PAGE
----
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08 April 2016 @ 08:49 pm
A Madness of Angels by Kate Griffin  
Believe it or not, I purchased The Madness of Angels by Kate Griffin because of a crossover Sherlock fanfic that I liked but which seems to have vanished from AO3.

The Madness of Angels is the first in a sequence of Urban Fantasy novels. Like many of these sequences it is embedded into the urban myth and landscape of London and, at least superficially, apes the format of a crime novel. Matthew Swift is a sorcerer - someone who uses magic innately with no need for rigid ritual and he's also dead. At least he is until he wakes up again in the bedroom of his former apartment.

I found the book, at least initially, quite hard to get into. The opening section fairly slow as Matthew gets his bearings and escapes into the night. It probably wasn't helped by the fact that the prose is a little more purple than I generally like so I was also battling with the level of description. Eventually I came to appreciate the prose style, in this world magic is very much a force that sorcerers can sense and channel, but to do so they need some understanding of the nature of any particular magic they come across. A lot of the time the prose is attempting to convey what Matthew is picking up - for instance this passage describing the leader of a magical biker gang: He was pure and simple big, his thighs bulged in their black leather trousers, his shoulders strained the edges of his studded, extra-large black jacket, his chest threatened to burst through his black T-shirt, his beard ruptured off his face like curling smoke from a volcano, his hands were the size of the plate from which Vera ate her salad, his fingers were thick and raw, his every breath was like the rising and falling of a glassmaker's bellows, his expressions stretched from ear to ear and twitched over the end of his expansive Roman nose. I had never seen such a man - and more, there was a slippery power about him, more than just the bulk of his presence, a flash of orange and golden fire on the senses, visible out of the corner of his eye, impossible to pin down. He smelt of dirt and car oil and the road, and uncontrolled, risky power.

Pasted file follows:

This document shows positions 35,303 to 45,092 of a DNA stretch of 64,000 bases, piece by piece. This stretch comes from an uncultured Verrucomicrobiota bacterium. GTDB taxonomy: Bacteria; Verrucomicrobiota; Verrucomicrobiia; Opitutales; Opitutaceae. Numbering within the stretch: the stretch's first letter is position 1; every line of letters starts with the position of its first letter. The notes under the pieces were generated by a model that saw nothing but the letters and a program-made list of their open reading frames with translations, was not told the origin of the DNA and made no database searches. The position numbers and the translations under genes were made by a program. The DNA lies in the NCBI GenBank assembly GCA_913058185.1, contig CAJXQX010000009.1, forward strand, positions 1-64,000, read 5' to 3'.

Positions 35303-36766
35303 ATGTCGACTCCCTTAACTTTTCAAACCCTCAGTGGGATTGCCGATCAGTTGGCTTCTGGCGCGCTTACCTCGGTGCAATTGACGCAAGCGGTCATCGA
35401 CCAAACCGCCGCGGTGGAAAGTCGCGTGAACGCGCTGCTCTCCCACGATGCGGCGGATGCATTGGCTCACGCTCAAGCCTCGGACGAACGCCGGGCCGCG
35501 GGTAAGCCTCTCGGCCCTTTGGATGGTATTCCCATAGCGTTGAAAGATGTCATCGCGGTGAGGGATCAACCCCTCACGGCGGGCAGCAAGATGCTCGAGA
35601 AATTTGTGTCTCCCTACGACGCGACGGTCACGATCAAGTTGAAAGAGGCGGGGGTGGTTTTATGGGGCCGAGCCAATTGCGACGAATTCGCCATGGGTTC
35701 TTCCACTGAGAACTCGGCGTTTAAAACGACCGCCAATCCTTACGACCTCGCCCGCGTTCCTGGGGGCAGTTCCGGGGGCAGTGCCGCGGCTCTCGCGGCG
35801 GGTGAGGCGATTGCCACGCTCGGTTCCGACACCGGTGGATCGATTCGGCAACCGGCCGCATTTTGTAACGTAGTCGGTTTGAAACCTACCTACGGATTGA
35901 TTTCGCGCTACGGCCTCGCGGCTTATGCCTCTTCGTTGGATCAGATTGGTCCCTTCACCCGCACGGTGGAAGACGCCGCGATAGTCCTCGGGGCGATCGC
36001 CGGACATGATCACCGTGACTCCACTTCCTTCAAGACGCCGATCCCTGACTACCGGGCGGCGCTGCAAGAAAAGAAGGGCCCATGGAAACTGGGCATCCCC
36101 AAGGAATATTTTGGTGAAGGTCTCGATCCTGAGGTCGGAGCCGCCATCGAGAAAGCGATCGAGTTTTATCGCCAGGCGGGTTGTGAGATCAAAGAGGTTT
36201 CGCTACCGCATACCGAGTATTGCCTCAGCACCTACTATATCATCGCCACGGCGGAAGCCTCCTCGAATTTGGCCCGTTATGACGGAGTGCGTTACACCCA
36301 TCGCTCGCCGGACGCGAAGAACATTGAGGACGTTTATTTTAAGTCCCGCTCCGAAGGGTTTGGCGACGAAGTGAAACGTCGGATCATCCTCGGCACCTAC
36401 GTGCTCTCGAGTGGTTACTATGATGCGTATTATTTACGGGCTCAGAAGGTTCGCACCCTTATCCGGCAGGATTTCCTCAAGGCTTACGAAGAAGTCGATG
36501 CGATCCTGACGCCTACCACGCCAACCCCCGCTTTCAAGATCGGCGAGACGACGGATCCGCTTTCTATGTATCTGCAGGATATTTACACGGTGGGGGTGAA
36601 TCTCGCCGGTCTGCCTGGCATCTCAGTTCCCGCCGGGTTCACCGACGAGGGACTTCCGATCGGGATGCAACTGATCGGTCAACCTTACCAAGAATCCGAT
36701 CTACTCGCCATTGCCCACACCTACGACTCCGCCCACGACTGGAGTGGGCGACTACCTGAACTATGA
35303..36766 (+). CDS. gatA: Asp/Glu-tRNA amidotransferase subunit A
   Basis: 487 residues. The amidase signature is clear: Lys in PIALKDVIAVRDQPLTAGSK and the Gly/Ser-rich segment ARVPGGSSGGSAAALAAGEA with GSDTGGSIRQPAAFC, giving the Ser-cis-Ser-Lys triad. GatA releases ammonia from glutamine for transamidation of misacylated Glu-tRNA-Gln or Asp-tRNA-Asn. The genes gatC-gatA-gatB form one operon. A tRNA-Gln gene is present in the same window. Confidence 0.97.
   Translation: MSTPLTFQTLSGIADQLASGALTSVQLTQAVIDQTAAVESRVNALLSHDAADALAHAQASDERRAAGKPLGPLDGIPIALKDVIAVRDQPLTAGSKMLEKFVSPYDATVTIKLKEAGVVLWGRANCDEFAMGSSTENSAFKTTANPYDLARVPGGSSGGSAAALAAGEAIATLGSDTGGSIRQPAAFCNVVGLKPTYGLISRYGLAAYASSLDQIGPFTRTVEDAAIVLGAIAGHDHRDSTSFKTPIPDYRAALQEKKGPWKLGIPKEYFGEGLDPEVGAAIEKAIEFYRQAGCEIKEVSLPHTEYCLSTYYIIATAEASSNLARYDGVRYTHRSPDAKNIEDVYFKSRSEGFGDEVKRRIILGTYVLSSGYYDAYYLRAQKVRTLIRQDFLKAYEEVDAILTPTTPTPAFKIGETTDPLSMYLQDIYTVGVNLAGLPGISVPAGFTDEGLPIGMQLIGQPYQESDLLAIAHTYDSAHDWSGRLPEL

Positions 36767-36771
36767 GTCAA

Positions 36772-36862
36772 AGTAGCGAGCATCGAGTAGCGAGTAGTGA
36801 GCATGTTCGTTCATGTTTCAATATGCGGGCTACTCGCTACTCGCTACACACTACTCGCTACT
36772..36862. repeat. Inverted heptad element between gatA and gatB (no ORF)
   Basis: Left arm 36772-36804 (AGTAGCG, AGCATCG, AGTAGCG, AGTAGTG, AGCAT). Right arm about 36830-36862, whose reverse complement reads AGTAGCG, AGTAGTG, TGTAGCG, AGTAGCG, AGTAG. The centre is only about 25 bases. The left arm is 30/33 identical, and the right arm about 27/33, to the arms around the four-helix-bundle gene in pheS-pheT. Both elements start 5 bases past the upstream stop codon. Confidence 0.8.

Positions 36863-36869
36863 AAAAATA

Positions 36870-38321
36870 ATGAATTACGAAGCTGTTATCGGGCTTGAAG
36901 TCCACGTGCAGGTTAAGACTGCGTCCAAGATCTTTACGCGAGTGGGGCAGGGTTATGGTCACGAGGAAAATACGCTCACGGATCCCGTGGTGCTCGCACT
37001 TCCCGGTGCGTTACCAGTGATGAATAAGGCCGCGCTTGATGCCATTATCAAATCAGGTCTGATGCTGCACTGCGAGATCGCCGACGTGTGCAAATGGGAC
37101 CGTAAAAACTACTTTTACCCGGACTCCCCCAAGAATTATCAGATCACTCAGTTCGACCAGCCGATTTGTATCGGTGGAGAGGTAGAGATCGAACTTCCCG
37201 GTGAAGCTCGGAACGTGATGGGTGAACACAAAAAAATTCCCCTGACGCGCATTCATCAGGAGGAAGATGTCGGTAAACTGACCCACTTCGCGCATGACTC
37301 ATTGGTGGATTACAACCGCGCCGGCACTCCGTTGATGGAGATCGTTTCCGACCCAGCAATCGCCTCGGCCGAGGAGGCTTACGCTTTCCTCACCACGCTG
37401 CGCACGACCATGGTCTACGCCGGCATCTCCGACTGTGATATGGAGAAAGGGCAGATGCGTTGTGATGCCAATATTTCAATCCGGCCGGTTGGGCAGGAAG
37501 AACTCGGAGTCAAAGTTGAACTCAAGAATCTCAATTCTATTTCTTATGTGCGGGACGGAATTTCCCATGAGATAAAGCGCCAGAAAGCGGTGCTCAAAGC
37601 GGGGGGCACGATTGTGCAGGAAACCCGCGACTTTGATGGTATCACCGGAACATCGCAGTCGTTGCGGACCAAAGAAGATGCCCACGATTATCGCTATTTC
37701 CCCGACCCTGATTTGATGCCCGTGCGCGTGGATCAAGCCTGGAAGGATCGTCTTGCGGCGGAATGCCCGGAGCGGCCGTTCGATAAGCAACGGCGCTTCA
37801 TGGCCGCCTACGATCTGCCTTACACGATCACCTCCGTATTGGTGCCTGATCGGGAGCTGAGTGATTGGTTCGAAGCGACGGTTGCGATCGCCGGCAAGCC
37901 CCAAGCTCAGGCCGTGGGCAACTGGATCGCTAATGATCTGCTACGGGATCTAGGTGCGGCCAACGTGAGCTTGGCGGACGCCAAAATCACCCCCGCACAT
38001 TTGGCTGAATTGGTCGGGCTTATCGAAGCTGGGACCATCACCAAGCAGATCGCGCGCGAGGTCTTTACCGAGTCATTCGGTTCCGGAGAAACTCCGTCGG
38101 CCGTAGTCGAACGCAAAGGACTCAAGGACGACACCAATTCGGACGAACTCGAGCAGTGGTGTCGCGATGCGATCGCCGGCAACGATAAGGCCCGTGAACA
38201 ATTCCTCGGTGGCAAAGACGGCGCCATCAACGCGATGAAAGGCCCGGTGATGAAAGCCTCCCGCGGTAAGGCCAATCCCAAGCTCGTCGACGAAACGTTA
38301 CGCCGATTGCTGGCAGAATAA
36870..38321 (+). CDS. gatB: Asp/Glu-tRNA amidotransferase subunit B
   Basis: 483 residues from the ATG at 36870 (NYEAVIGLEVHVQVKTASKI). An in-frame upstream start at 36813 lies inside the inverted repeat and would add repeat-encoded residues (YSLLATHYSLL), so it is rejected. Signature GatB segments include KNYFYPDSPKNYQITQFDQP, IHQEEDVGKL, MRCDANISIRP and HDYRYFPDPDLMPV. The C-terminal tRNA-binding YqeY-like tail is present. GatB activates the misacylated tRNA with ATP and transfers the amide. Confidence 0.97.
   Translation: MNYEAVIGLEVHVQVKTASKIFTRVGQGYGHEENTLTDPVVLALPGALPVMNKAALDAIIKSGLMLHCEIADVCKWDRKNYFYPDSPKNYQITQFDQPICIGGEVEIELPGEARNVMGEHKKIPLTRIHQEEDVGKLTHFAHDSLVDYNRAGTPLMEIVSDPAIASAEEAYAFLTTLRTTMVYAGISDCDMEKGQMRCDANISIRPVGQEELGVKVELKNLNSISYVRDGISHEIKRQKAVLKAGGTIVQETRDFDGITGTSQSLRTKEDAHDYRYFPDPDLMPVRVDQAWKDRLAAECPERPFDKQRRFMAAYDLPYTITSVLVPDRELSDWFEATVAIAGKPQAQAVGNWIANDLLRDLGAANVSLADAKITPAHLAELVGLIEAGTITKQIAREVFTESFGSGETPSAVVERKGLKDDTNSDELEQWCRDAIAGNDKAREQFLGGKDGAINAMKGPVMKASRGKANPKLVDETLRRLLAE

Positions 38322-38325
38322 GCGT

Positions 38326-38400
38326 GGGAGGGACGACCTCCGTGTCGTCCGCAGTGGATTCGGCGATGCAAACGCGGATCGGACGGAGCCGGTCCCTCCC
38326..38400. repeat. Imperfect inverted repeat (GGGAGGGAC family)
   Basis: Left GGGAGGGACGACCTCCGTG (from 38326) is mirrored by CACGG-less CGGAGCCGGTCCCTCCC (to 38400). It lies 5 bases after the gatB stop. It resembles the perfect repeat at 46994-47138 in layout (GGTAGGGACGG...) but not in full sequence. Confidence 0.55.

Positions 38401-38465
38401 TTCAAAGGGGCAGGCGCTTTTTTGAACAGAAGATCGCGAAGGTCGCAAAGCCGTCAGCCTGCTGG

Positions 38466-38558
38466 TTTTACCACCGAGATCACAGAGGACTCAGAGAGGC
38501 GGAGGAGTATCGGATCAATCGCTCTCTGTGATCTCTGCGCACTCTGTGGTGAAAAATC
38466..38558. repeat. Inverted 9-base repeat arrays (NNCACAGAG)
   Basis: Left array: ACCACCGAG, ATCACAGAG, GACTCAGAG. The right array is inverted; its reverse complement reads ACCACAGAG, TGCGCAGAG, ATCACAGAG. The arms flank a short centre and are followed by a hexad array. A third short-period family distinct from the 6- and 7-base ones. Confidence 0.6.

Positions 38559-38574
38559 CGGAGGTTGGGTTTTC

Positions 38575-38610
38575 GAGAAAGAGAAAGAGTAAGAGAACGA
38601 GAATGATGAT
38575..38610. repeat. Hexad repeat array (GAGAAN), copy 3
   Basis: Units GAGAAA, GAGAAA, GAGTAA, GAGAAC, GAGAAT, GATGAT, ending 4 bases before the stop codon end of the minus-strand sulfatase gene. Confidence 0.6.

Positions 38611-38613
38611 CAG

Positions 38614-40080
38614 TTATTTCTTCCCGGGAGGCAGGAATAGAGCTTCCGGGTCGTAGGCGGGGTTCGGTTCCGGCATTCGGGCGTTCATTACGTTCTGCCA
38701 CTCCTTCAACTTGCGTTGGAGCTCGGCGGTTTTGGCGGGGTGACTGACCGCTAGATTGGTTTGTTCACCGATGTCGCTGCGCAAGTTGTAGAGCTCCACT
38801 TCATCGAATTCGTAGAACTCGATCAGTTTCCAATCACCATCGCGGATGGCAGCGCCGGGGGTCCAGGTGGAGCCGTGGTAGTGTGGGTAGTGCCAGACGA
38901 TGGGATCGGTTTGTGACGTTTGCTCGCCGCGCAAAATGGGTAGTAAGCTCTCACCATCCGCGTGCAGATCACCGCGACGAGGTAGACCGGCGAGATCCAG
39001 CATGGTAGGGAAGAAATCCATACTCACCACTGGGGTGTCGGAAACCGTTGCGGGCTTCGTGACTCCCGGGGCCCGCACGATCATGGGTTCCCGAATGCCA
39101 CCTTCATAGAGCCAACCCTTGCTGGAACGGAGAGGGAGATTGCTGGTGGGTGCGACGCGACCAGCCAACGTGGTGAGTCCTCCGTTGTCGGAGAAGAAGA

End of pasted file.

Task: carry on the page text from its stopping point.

I say the novel apes the format of a crime novel. Superficially, at least, Matthew is attempting to solve his own murder. Only he actually has a pretty good idea from the outset who killed him and why, but there are details he's unsure about - in particular the extent to which the perpetrator, Bakker, is genuinely culpable. He is also explicitly driven by a desire for vengeance though its never clear, even to him, I think, whether he wishes to avenge his murder or his resurrection. Both these desires lead him into a campaign to dismantle the organisation built up around Bakker in order to get close enough to determine what action he should actually take against the man. To do this he becomes involved with a group of "concerned citizens", also anxious to dismantle the powerful mafia-like organisation that has gained a stranglehold on London's magical community. Large swathes of the novel, therefore, play out as a gang war at various levels.